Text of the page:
It's a tempest in an inkpot, but a cultural revolution is taking place in the world of Estonian online commenting.
It's driven in part by a European Court of Human Rights decision from October that said that Estonian media outlet Delfi was indeed liable for anonymous comments, as Estonia's own judicial system also found. But the tide had been turning already before that.
On November 4, Eesti Päevaleht and its sibling organization Delfi announced a switch to a new system that will, for the time being, allow both types of online commenters to be served.
The first type, as editor of the twin outlets Urmo Soonvald would have it, consists of people who are "courageous enough" to comment in authenticated fashion under their own names.
On the other side, a picture is painted of a grey, anonymous mass of disgruntled snipers and trolls, including those awful people with contempt for judges, and maybe people who have gone and lost their ID card codes.
Most likely, the idea is to slowly phase out anonymous comments altogether, a process that editors say will take years.
At least there is a consensus this time. Ekspress Group, which owns both Delfi and Eesti Päevaleht, had been considered a holdout - ERR's Rain Kooli went so far as to call them "the last pirate" in a recent column. He argued that they knew anonymous comments were wrong all along, but insisted on going down fighting.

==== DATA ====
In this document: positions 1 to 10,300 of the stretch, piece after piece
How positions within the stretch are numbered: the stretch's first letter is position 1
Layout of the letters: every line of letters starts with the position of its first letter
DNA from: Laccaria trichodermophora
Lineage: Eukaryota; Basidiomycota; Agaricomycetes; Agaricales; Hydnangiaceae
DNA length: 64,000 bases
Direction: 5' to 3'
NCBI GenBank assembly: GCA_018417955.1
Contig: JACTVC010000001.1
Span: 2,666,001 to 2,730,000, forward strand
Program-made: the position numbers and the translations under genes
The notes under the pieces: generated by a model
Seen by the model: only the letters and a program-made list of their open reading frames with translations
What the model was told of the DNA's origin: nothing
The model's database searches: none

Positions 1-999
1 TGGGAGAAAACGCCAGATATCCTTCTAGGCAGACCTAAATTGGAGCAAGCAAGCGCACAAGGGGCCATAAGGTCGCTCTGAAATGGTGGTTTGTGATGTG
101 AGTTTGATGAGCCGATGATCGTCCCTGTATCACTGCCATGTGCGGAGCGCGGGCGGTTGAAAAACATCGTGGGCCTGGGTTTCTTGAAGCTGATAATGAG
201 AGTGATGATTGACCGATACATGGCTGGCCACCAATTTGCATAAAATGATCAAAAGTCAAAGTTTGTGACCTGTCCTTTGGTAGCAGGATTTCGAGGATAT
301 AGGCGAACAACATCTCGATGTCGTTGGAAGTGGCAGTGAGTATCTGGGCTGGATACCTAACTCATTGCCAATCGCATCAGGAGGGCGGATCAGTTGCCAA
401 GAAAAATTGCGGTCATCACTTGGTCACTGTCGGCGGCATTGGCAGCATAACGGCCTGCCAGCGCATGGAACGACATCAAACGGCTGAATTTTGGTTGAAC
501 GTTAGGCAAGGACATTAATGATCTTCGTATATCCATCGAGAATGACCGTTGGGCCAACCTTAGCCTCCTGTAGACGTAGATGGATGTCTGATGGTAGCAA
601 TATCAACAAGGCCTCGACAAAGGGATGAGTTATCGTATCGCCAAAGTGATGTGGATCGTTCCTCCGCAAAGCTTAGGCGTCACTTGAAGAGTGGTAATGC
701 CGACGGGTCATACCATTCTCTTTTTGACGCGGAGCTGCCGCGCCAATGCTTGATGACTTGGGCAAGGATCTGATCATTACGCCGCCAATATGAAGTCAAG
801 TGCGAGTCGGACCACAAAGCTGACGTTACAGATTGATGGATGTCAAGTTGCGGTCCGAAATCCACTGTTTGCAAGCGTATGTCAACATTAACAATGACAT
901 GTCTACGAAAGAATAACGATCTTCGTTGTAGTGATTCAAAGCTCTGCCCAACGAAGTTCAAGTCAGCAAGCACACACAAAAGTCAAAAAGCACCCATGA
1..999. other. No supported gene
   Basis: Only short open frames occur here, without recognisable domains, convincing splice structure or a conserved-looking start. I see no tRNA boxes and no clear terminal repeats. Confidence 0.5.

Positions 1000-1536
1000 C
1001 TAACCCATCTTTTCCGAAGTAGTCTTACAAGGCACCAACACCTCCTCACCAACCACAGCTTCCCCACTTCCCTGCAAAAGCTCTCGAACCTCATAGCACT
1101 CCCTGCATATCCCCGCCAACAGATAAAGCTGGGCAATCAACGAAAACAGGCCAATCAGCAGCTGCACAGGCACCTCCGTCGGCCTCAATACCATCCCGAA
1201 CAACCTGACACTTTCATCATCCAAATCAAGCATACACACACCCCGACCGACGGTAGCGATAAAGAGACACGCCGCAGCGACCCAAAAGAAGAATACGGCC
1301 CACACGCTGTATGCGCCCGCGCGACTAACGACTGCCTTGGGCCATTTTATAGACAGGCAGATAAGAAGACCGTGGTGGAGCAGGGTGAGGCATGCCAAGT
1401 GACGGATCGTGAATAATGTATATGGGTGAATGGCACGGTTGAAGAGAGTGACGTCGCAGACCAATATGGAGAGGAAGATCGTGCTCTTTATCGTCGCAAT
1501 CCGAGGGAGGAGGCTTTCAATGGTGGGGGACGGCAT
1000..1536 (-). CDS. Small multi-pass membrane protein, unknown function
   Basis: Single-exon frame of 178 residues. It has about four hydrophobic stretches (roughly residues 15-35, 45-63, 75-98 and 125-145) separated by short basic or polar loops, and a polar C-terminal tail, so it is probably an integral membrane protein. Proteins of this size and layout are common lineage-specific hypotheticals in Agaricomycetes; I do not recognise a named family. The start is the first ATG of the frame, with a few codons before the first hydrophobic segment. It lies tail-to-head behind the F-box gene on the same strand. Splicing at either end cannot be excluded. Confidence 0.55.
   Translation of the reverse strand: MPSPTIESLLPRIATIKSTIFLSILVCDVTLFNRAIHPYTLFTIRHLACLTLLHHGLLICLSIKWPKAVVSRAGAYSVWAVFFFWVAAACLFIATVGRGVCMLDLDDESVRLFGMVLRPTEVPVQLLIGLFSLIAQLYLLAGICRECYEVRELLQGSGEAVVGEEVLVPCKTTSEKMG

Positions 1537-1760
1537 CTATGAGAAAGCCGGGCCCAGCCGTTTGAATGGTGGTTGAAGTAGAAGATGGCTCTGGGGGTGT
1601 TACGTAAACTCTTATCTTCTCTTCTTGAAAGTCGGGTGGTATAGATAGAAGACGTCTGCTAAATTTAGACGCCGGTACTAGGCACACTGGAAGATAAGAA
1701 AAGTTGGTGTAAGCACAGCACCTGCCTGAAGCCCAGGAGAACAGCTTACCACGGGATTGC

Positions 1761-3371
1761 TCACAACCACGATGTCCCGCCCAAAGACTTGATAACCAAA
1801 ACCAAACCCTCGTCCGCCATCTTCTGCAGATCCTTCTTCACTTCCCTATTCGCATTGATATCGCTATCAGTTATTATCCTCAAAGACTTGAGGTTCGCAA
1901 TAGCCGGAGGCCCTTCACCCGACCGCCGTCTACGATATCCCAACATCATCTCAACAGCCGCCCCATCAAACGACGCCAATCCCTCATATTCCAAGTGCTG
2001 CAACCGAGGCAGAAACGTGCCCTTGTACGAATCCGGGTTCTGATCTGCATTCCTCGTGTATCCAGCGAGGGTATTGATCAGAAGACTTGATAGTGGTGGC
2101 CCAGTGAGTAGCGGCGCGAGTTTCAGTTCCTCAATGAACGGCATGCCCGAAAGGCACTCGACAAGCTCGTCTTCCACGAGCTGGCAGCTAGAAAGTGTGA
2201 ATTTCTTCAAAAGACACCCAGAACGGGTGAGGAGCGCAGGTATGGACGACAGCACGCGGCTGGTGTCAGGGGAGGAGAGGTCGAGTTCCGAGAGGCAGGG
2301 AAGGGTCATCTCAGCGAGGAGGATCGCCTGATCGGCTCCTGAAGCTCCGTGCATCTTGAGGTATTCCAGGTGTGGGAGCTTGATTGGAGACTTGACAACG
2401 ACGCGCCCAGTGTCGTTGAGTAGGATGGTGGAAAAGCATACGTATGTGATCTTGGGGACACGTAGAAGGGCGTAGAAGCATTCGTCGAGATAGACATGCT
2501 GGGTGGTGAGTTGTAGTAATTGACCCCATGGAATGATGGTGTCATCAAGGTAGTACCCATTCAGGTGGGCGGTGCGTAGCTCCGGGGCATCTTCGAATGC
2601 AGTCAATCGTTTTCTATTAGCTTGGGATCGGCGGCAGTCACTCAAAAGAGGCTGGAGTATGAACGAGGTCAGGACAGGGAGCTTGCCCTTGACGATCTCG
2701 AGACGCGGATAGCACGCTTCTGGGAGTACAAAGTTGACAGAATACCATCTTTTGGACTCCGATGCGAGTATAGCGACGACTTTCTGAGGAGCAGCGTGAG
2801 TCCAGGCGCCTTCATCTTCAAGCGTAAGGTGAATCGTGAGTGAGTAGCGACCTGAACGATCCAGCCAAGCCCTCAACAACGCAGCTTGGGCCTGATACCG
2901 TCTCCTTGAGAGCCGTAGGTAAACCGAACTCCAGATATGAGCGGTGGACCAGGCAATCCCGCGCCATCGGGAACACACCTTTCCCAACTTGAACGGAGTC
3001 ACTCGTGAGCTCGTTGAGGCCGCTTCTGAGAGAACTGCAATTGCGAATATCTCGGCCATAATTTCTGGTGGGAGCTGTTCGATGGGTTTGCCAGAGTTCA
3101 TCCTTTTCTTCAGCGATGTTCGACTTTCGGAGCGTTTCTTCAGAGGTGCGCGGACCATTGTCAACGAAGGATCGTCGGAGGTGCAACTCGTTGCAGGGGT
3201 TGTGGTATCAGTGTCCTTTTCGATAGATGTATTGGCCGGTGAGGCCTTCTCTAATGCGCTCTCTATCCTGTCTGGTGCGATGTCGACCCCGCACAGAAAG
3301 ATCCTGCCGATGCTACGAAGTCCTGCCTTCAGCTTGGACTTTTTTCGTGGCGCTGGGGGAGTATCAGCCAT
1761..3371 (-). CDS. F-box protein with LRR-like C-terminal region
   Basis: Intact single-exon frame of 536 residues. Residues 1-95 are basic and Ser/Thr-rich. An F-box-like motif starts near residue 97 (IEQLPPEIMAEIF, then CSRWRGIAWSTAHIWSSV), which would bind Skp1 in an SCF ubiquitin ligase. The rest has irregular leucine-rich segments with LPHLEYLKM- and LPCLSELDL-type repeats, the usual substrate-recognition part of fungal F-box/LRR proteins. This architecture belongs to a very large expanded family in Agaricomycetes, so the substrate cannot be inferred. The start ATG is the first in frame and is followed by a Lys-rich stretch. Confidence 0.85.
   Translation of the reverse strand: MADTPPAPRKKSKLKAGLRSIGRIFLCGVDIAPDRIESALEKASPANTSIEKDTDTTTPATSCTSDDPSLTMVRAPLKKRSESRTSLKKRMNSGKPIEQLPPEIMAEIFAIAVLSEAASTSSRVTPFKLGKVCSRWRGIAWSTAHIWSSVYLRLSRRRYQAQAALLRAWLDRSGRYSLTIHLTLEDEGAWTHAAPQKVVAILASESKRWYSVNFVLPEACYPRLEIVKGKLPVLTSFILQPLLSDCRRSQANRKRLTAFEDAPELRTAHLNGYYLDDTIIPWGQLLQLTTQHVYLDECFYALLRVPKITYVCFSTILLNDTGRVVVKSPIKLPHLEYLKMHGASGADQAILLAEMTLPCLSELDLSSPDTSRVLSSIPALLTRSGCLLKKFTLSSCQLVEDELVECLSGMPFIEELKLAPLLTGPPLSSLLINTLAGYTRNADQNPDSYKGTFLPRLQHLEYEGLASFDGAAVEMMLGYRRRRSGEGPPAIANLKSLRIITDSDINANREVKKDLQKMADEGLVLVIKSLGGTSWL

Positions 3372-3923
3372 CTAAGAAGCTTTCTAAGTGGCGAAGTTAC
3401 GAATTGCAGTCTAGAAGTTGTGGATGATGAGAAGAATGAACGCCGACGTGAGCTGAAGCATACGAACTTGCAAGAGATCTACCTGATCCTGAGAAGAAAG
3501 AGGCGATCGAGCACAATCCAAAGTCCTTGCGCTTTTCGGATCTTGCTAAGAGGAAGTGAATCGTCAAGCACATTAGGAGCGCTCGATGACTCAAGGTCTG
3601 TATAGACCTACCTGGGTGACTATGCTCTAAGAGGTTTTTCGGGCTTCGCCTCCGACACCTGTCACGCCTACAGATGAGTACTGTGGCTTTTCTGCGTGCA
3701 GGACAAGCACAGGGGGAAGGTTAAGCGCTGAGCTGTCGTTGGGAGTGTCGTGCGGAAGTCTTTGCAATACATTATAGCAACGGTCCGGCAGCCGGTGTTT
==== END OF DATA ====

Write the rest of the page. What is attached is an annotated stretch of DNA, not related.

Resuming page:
The conventional wisdom is that both the Ekspress Group outlets and archirival Postimees rake in much ad money thanks to readers spending more time on pages to comment. But papers are also realizing, ever more so since the Delfi decision, that they need to price in the expense of pre-moderators. Even with the notice and take down system, most of the outlets say they have five staff who go through the comments and remove around 7-10 percent that is objectionable.
Now the former holdout is leading the way while Postimees has yet to roll out any changes.
Looks like last time
Actually, Eesti Päevaleht was among the first to try phasing out anonymous commenting. When it allowed only registered users for a while several years ago, the result was that the paper's comments dried up - except for a few rather insufferable "civic" people who wrote in neat, long paragraphs - and the paper ended up looking less engaged than Postimees, where the party continued at full throttle.
Not that it's just a party. Quite a few people, including Soonvald as recently as several months ago, have noted that comment sections are a valuable secondary source of information. This is true, especially given the increasingly thin nature of the articles themselves. And like Wikipedia, the more people commenting, the more reliable such public input can be, the easier to distinguish misinformation.
Personally, I largely quit reading Eesti Päevaleht after the temporary change, except for Andrus Kivirähk's columns under the bylines "God" and "Ivan Orav," which the paper for some reason continued to run. I found it ironic that commenters had to log in with ID cards or shell accounts to comment on a story written by God.